Welcome to #MentalHealthAwarenessMonth, though that’s all the time here.
Whenever I look down at my left wrist and see my semicolon tattoo, I feel resilient, strong, and loved. When I see it, it reminds me I can get through anything, because I’ve already overcome many hard times and have come out better than I was before.
I got my semicolon tattoo a year after my depressive episode and manic upswing as part of my bipolar disorder. The semicolon tattoo is part of a national movement to raise awareness, prevent, and fight back against suicide, called Project Semicolon.
To me, the tattoo is a reminder of what I went through during a time when I was extremely depressed from January to August 2017 and then manic from August 2017 to January 2018. It reminds me that I am stable now, and that I got through the hardest year of my life, becoming stronger, smarter, more empathetic, more driven, and more passionate because of all I experienced.
Mainly, the semicolon on my wrist reminds me to keep going, to keep fighting and to keep living. As a semicolon pauses but still continues a sentence, sometimes I must pause but still continue living my life and fighting through tough times. Even when things get hard, or maybe I slip into depression or spiral into mania for a short period of time, I know it won’t last and I am reminded to keep pushing through because I will reach stability again.
I think of a quote that came at the end of one of my favorite movies of 2019, “Jojo Rabbit.” The quote, from a poem by Rainer Maria Rilke, says, “Let everything happen to you / Beauty and terror / Just keep going / No feeling is final.”
The first part, “let everything happen to you, beauty and terror” reminds me to experience everything, even if it scares me. This year, I started writing for USC Annenberg Media Center, something that intimidated me too much to try in the past, but I’m so glad I finally did it. I’ve grown from my recent break up, too, realizing more clearly what I do and do not want in my next relationship, and creating art inspired by my pain. I’ve become stronger from the job rejections I’ve accumulated so far, knowing that each one is bringing me closer to an offer for the right role. And of course, I’ve certainly grown from my experiences with having bipolar, anxiety, and subtle OCD. I’ve grown because I’ve learned how to manage them, how to trust my therapist, how to take my medicine every day, even if I’ve slipped up and stopped once or twice. I’ve created mantras, tactics, and lists to keep myself positive and I’ve surrounded myself with only people who try to understand and support me. There is no longer any room in my life for any other kind of person.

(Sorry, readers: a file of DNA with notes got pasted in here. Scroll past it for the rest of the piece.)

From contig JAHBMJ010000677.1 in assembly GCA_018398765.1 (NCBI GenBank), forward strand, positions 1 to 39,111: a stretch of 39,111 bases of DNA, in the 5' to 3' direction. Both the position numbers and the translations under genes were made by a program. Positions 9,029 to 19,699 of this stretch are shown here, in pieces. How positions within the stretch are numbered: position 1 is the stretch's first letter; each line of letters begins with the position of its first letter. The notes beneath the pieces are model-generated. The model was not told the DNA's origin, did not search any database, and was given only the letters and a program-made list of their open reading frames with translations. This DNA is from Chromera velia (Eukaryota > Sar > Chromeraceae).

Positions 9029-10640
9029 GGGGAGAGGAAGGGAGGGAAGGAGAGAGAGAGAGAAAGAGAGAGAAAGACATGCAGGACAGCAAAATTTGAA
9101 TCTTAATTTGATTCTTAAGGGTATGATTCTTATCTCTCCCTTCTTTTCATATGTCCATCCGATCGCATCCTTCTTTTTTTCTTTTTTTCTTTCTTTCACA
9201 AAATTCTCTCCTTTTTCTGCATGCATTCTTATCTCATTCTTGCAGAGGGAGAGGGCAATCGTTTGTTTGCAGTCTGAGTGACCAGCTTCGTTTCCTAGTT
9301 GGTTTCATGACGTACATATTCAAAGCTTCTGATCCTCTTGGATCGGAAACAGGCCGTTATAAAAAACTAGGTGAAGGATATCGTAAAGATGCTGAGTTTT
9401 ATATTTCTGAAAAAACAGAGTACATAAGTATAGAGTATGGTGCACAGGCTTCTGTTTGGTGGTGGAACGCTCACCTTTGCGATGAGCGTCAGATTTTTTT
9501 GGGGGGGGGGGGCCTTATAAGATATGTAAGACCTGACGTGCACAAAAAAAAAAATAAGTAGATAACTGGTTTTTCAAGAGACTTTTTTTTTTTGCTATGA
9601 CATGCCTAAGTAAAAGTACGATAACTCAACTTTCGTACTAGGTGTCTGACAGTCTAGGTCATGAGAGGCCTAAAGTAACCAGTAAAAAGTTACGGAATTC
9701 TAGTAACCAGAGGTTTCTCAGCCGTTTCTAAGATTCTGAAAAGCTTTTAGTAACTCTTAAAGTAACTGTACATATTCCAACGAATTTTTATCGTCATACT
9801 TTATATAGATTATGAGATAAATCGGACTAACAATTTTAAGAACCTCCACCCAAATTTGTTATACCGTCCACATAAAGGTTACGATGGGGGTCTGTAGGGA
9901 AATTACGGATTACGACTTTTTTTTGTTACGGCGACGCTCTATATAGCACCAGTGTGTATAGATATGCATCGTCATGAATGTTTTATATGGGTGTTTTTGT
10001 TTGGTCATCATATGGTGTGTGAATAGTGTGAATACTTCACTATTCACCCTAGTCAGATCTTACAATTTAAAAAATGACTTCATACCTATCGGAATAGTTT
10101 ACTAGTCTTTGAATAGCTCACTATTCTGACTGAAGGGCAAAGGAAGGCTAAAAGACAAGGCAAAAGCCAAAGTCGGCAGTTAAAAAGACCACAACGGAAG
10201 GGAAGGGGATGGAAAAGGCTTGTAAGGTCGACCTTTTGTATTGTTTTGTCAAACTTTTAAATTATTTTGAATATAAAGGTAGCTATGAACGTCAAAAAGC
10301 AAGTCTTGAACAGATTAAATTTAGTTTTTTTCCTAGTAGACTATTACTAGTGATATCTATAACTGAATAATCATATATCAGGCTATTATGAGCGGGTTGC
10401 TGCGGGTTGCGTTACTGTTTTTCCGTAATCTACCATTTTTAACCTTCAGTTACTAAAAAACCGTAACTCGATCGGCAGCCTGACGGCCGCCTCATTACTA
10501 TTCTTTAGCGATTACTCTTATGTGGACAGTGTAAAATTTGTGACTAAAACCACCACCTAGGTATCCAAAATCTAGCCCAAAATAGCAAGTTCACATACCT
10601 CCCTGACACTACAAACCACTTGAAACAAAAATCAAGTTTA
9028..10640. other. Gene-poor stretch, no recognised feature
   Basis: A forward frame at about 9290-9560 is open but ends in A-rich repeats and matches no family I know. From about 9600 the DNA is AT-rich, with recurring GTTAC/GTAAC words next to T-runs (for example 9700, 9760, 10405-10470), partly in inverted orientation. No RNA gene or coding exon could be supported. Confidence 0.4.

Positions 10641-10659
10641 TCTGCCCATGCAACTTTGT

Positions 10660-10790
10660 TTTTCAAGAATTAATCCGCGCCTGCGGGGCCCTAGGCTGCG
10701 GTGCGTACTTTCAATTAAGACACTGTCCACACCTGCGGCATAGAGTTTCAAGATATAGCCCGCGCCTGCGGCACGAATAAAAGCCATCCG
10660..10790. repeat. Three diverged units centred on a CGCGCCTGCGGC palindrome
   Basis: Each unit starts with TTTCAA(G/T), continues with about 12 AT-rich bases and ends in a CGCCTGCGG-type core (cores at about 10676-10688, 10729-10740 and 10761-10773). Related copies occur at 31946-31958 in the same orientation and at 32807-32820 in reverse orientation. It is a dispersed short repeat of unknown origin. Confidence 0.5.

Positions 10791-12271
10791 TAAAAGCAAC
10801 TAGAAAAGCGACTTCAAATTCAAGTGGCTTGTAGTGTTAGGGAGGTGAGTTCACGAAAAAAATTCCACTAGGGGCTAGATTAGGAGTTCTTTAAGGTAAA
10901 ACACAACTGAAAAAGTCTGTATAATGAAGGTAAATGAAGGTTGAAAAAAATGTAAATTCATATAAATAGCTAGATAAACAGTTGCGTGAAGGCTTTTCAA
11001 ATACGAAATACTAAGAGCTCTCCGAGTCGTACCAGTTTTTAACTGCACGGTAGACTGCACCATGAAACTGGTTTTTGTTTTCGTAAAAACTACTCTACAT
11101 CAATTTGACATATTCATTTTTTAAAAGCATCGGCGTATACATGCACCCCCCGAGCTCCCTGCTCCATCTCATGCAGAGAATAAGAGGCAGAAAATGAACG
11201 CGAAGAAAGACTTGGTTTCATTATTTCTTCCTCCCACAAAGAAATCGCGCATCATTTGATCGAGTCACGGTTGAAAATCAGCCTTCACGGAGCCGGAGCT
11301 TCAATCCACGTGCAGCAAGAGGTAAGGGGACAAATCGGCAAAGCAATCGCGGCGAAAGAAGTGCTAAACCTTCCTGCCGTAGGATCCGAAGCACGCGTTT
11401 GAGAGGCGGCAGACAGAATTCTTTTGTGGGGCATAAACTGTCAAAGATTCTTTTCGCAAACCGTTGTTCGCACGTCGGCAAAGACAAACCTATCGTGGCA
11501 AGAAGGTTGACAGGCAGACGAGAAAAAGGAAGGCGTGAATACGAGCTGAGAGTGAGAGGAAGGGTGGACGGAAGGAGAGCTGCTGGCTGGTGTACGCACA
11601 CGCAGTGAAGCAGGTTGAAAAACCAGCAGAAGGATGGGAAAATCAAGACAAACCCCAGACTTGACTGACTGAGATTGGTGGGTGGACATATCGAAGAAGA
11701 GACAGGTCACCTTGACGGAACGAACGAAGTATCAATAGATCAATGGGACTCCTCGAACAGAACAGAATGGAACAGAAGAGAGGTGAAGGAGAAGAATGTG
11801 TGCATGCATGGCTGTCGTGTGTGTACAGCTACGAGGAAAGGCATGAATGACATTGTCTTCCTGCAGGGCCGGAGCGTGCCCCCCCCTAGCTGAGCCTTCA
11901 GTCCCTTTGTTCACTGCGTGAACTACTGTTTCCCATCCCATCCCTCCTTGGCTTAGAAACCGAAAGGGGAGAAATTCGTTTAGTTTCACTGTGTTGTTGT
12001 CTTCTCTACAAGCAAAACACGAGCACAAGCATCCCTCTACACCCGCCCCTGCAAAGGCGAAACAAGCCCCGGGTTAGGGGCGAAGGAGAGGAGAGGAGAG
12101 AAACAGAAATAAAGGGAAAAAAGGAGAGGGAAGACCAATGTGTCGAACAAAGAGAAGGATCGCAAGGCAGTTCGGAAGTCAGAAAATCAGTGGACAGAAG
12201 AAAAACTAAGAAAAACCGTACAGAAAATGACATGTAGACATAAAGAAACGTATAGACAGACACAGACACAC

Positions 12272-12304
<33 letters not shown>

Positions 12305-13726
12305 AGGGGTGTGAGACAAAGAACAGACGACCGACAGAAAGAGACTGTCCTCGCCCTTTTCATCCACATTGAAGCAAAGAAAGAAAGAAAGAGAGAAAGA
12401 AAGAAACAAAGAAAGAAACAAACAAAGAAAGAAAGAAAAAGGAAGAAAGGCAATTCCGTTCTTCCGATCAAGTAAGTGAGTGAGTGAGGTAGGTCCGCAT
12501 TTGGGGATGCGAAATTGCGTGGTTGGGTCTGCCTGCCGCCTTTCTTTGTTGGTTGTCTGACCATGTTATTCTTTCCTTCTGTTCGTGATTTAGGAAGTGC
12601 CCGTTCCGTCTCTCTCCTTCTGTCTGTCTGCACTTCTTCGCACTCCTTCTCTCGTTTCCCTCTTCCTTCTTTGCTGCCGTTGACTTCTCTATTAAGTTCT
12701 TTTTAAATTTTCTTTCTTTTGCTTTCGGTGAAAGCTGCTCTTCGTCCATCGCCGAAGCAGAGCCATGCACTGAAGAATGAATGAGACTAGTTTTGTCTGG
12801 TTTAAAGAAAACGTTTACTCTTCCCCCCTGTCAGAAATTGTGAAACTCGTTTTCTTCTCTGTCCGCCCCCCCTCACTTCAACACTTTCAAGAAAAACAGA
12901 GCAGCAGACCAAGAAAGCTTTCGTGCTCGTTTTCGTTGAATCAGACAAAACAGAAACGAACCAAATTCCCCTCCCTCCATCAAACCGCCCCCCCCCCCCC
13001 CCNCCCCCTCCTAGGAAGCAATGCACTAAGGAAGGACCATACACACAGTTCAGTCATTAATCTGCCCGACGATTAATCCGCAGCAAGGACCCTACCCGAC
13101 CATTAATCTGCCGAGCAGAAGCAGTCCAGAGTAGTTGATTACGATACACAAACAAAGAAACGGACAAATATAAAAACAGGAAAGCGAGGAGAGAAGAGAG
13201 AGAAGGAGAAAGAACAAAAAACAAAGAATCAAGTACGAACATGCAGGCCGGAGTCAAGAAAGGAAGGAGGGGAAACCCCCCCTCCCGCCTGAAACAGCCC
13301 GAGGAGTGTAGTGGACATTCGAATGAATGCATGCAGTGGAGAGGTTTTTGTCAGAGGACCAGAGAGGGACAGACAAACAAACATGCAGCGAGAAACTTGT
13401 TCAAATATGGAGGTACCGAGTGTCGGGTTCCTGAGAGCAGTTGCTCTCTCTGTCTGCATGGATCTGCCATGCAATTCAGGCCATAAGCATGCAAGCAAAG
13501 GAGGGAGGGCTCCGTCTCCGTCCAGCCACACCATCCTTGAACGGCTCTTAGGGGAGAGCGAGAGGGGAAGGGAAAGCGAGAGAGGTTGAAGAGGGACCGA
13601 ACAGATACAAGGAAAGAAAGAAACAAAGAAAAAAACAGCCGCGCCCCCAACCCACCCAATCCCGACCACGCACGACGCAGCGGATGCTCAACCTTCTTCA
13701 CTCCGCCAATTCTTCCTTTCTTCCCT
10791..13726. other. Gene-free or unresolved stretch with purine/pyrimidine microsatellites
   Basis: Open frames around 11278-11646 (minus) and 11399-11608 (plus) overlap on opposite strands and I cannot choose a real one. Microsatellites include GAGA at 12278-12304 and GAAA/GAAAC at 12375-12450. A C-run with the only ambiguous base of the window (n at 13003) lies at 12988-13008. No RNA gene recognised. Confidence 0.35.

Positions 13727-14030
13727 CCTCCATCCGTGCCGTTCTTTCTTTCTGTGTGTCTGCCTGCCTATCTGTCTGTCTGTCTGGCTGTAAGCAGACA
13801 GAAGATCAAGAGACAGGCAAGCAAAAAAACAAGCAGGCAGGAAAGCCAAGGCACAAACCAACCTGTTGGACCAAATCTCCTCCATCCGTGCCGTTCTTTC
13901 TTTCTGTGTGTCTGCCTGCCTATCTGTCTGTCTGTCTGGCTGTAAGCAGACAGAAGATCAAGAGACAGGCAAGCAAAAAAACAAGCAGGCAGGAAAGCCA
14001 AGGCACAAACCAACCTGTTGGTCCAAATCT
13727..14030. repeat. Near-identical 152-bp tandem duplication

Whether I have a hard exam, a fight with a friend, a bad breakup, a funeral, or a scary manic high, I know I will get through it if I don’t give up and “just keep going.”
I learned in a mindfulness class at USC that truly “no feeling is final.” We only feel an emotion naturally for about thirty seconds on average. After that, it’s us being angry, sad, happy, excited, or anything else on purpose.
On a darker note, I have personal connections to suicide. A close mentor died by suicide in 2016 and I know many others, from my time at Yale Intensive Outpatient Program (essentially group therapy), who have attempted to do the same. So this semicolon is for them, too, serving as a reminder that they tried their best to keep going, but their pain was so powerful that it took control of them. I will never let my pain take control of me, for myself, but also for them.
I love being asked about my tattoo, but until I’m sure someone is genuine, I may just tell them it reminds me to always keep going, like how a semicolon keeps a sentence going. The stigma around mental health is still too strong, and it’s hard to be vulnerable with someone who may be dismissive in response. This hasn’t happened often, but it has, so I am careful with sharing. For the full story, you’d have to show me you will listen, love, and accept it all: the struggles I have in common with friends, family, strangers, acquaintances, and celebrities and the struggles unique to my life.
For the past few years, I have chosen to confront my problems and work on myself every single day, and I’ve learned that that is not a choice some people are willing to make or even be around. It requires a lot of energy, so I understand those who don’t want to be involved in the story of my life and especially don’t want to think deeply about and work hard on mending theirs. I still hope, however, that you will choose to know me and to work on knowing and improving yourself every single day, too.
I’d encourage you to think about a semicolon the next time you, or someone you know, may be struggling. Take a pause, a few deep breaths, or a break for a day, month, or even a year like I did, then just keep going. You are here because you are unique, important, and worthy of love.
So continue on; this sentence in the story of your life is not over yet.
*Feel free to reach out if you want to hear the full story, or if you just want to talk*
7 thoughts on “What My Semicolon Tattoo Reminds Me”
Zoe: I’m almost 70 and you are constantly teaching me things! Love your tat…..and you! Stay strong!
Thank you so much for saying that! You taught me so much when I was younger. Much love!!
You are exceptionally strong and brave. I feel so lucky to know your story, and to know everything that makes you you.
I feel the same way about you! Thank you for your support and love always 😉
I am so glad you have a bright and strong voice! Keep talking, writing, and being your amazing self.
Incredible post. Second best Tatoo I’ve ever seen
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